Wanderer above the Sea of Fog by Caspar David Friederich, 1818
Life William Wordsworth was born in 1770 in a little town in the Lake District in the north-west of England.
Life In 1787 he entered Cambridge and while still a university student he went on a three-month walking tour of France, the Swiss Alps and Italy, and was greatly impressed by the beauty of the landscape. When he finished his degree he returned to France and became a passionate supporter of the democratic ideals of the French Revolution.
In 1794 he went to live with his sister Dorothy in a small village in Dorset.
In the same year he met Samuel Taylor Coleridge, a poet with similar radical political and literary views. This friendship had a lasting impact on both poets.
William and Dorothy went to live close to Coleridge. Together they discussed political issues, read, wrote, exchanged theories on poetry and commented on each other’s work. In this period of intense creativity they produced the Lyrical Ballads (1798), a collection of poems. The second edition of 1800 contained Wordsworth’s famous Preface, which was to became the Manifesto of English Romanticism.
In 1799 William and Dorothy moved to Grasmere, one of the loveliest villages in the Lake District, a region that Wordsworth immortalised in his poetry.
In 1802 he married a childhood friend and together they had five children.
During this period he produced Poems, in Two Volumes (1807) a collection which includes some of his best poems.
In 1805 he finished his masterpiece The Prelude , a long autobiographical poem published posthumously in 1850. It describes the crucial experiences and stages of the poet’s life and is an introspective account of his emotional and spiritual development.
His reputation began to grow and his works became increasingly popular.
In 1843 he was given the title of Poet Laureate, in recognition of his contribution to English literature.
In the last years of his life Wordsworth became more conservative in his political views, abandoning the radical politics and idealism of his youth.
He died in 1850, at the age of eighty.
Wordsworth was a great innovator.
He found his greater inspiration in nature.
His poetry offers an account of the interaction between man and nature, of the influences, emotions and sensations which arise from this contact.
His main interest is the poet’s response to a natural object.
One of the most consistent concepts in his poetry is the idea that man and nature are inseparable.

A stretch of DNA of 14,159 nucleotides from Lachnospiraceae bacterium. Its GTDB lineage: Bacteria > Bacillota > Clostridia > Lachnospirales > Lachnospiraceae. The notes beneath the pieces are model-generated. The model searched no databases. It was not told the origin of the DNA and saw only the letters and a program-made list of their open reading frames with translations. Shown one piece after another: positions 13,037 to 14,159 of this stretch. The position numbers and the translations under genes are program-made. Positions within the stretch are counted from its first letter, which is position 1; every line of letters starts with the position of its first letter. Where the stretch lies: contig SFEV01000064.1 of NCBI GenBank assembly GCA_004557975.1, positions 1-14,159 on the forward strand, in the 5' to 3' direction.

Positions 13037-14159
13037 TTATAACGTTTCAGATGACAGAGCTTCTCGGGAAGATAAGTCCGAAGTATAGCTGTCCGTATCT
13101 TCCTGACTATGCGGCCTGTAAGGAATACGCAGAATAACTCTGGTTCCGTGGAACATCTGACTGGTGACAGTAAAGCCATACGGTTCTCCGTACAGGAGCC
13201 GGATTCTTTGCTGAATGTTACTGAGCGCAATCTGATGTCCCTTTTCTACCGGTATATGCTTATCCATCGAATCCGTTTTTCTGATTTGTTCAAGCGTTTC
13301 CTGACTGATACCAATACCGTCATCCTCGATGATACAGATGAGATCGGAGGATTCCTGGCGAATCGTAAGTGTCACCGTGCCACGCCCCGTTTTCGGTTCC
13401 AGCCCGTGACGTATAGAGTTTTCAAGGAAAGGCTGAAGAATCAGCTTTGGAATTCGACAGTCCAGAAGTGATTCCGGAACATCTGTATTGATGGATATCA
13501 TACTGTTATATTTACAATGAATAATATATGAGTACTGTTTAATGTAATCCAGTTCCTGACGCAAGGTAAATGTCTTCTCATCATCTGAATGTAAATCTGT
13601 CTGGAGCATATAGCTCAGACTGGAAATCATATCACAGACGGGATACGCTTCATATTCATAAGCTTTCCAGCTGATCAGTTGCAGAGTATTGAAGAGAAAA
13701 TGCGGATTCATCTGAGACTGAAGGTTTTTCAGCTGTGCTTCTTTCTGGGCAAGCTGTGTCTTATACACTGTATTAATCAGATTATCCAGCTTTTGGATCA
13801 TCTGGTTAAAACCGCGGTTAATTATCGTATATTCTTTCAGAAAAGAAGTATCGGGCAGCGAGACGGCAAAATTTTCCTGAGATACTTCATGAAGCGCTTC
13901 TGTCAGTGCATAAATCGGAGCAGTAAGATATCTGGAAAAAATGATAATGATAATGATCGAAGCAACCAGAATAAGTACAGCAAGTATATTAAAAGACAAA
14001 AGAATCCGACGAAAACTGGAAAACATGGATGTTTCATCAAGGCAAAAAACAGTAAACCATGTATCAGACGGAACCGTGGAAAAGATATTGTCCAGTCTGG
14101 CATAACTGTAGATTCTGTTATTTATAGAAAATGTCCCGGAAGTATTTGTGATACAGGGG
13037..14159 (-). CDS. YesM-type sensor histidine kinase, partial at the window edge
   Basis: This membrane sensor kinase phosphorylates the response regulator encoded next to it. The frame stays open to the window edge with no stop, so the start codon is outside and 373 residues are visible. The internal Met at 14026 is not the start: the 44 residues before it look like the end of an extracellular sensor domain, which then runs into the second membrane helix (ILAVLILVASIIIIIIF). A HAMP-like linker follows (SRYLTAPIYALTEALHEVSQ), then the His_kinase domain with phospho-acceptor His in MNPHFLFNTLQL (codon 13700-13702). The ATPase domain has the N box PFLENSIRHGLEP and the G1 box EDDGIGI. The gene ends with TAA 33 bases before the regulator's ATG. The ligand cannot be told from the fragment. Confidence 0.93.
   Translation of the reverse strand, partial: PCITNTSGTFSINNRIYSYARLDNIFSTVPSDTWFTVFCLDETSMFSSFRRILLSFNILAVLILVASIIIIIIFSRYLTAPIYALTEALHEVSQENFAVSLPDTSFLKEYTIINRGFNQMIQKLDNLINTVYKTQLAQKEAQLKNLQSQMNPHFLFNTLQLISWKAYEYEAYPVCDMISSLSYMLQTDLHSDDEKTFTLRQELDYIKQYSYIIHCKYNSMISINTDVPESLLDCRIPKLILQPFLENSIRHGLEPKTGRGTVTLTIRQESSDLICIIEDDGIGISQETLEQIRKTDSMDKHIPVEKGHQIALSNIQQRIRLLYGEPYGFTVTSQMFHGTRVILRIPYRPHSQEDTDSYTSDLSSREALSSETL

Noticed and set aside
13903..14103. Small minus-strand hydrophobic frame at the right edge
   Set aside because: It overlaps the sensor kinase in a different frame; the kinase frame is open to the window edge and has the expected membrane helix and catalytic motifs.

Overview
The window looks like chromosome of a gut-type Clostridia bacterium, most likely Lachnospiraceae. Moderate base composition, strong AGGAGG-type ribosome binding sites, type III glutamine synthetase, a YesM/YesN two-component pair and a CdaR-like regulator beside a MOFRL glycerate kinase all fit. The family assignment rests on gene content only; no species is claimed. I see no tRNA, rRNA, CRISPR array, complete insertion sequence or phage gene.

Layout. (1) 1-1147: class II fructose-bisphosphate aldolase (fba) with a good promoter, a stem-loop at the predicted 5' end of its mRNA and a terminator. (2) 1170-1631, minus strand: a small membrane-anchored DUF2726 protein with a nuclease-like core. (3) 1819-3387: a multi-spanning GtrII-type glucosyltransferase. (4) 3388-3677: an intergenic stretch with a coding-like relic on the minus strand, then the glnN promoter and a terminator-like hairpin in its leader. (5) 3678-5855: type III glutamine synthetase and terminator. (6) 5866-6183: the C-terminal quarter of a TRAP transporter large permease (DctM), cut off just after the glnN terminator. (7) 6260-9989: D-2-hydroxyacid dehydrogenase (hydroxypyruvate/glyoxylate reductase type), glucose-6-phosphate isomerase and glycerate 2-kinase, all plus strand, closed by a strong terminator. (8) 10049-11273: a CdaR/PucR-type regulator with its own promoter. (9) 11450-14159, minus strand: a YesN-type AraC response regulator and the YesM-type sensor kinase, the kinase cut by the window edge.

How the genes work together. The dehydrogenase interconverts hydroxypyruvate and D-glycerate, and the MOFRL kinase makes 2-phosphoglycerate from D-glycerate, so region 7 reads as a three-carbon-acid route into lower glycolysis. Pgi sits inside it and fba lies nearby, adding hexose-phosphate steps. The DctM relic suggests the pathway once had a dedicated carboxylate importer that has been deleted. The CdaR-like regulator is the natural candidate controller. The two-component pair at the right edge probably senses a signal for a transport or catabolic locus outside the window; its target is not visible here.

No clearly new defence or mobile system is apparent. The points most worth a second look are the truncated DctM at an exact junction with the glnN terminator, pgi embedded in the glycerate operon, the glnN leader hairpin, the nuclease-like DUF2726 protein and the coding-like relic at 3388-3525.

Man is an active participant in the natural world.
Nature is something that includes both inanimate and humane nature, each is a part of the same whole.
Nature comforts man in sorrow.
Nature is a source of pleasure and joy.
Nature teaches man to love and to act in a moral way.
Wordsworth’s poetry celebrates the lives of simple rural people, he sees them more sincere than people living in cities.
Children are regarded as pure and innocent, uncorrupted by education and the evils of the world.
Childhood is the most important stage in man’s life.
What the child sees is both more imaginative and more vivid than the perception of the adult.
Wordsworth believed that intuition, not reason, should guide the poet.
Inspiration should come from the direct experience of the senses.
Wordsworth exploited especially the sensibility of the eye and ear.
Poetry, he wrote in the Preface , originates from ‘the spontaneous overflow of powerful feelings’ which is filtered through ‘emotion recollected in tranquillity’.
Memory plays a fundamental role in the creative process of poetry.
Poetry results from the active relationship of present to past experience.
Poetry Through the re-creative power of memory, the emotion is reproduced and purified in poetic form so that a second emotion, ‘kindred’ to the first one, is generated. The entire process would be: object poet sensory experience emotion memory recollection in tranquillity ‘kindred’ emotion reader emotion poem
The poet has greater sensibility and the ability to penetrate to the heart of things.
The power of imagination enables him to communicate his knowledge.
The poet becomes a teacher who shows men how to understand their feelings and improve their moral being.
The poet’s task consist in drawing attention to the ordinary things of life, to the humblest people, where the deepest emotions and truths are to be found.